Financial Education Blog Series: Young Adults

They are the generation that came of age in a time of economic uncertainty: young adults, between ages 18 and 25, dubbed “millennials” by the media.

For them, student loan debt, underemployment, the rising cost of living and the never-ending pressure of consumer culture have shaped their financial experience thus far and will likely have a far-reaching impact on their financial futures. And while information is more accessible than ever before, studies are mixed on just how much of it millennials are digesting when it comes to financial literacy.

Over the next 12 weeks, the Community Bank blog will take a look at financial issues facing today’s young people, from establishing credit to buying a first car. We’ll provide some tips and strategies for saving, investing and planning for the financial future. Whether you’re starting your first 401k or just saving your pennies for a rainy day, we’ll help improve your financial-know how!

What’s your financial IQ? According to a recent FINRA study, only 24% of millennials were able to answer four or five questions correctly on this Financial Literacy Quiz. See how you measure up!

Getting Down to Your Own Business

Starting a businessThinking about starting your own business? You’d be in good company. According to the Small Business Administration (SBA), there are “23 million small businesses in the U.S., which account for 54% of all U.S. sales.” What’s more, at a time when big companies are downsizing, small businesses are growing, growing, growing. Continue reading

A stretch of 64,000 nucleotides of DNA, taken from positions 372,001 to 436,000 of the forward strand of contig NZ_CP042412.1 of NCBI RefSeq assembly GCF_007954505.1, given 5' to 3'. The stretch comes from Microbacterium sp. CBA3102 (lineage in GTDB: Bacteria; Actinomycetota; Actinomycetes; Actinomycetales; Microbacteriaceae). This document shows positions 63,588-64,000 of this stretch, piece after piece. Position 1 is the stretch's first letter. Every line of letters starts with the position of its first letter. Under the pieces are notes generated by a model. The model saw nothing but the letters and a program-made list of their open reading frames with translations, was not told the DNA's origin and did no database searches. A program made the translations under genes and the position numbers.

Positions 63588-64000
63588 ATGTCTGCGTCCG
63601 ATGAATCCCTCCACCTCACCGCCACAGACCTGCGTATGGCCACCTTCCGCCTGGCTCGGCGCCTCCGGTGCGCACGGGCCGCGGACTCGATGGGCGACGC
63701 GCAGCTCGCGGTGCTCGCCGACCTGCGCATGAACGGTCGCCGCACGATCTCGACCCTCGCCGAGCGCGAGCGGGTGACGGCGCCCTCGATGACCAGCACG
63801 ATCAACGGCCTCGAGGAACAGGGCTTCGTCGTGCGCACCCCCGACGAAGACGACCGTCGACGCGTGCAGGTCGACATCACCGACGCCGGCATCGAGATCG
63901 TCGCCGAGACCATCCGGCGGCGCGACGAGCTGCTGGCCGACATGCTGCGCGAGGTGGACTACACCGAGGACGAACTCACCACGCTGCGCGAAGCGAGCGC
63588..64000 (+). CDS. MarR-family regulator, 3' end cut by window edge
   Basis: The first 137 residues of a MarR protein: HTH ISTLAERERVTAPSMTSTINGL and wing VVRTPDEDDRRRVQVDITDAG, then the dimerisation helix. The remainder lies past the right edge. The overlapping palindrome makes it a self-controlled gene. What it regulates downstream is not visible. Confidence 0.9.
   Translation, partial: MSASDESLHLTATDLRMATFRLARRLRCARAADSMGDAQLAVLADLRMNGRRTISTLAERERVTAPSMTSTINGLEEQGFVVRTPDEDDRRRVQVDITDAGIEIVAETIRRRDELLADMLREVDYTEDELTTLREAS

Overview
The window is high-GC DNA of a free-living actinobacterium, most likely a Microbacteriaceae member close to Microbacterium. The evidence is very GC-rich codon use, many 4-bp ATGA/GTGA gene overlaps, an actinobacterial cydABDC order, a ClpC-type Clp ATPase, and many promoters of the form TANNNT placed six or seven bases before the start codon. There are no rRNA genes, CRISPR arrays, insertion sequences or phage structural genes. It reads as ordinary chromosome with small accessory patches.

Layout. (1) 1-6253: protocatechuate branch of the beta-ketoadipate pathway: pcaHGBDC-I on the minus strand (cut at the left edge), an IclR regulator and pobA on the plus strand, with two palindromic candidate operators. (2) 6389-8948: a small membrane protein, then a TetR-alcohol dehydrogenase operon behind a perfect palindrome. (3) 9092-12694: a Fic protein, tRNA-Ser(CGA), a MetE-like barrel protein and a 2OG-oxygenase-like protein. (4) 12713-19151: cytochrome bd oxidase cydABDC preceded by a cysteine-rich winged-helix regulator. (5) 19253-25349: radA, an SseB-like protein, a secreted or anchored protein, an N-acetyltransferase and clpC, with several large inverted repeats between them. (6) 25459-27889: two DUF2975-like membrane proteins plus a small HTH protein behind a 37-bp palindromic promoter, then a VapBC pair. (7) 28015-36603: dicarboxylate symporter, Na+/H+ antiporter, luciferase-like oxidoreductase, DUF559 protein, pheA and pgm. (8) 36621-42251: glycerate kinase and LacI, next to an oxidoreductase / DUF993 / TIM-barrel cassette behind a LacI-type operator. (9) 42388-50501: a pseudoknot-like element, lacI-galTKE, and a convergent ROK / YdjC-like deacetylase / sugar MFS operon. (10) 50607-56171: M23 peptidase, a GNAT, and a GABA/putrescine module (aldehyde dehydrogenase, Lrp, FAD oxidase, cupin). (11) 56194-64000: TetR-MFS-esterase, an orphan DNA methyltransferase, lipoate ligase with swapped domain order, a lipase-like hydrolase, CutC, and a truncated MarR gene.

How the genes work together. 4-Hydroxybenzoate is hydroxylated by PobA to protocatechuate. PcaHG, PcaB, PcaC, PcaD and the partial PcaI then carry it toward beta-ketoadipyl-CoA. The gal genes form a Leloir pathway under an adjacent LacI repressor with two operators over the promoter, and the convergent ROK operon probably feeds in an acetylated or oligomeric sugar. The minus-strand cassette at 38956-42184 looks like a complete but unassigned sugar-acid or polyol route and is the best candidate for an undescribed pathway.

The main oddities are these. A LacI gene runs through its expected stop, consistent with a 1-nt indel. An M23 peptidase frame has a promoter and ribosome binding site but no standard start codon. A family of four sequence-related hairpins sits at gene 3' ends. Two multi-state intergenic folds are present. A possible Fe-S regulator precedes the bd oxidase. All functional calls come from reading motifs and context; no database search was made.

Business: Learn (and Earn) Through Customer Analytics

Learn through customer analyticsWhat are the most heavily trafficked pages of your website? Can you predict what items are going to be flying off your store shelves this season? With the help of analytical tools and techniques your business can leverage insights from your customers’ behavior and historical preferences to make better decisions and become more profitable. Continue reading

Business: Internships and Apprenticeships

Office internIs your company looking to acquire new staff? Or maybe mulling the possibility of taking on additional hires in the future? Depending upon your industry and your organization’s needs, an internship or apprenticeship program could be a great way to procure and nurture top talent for the betterment of your business.

Internships

With an internship program, individuals hoping to garner “real world” experience and learn more about a business or industry take on a paid or unpaid position for a period of about 3 – 4 months.

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Sweepstakes, contests & promotions — Beware the laws, rules & regulations!

Contest WinnersSweepstakes, contests and lotteries. What’s the difference?

• Sweepstakes – Also referred to as “giveaways,” where winners are selected in a random drawing.

• Contest – Winner(s) are selected according to established criteria.

• Lottery – A prize drawing for which you have to pay money (or some other consideration) to have a chance to win.

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Savings Tips: Defraying College Costs

Saving for collegePerhaps the single most daunting aspect of college is the enormous financial obligation that comes with it. For parents, sending a child off to college can mean stretching family finances further than ever before. For students, college likely means taking the first real steps into managing their own finances. Here are some tips to help students and families manage college costs: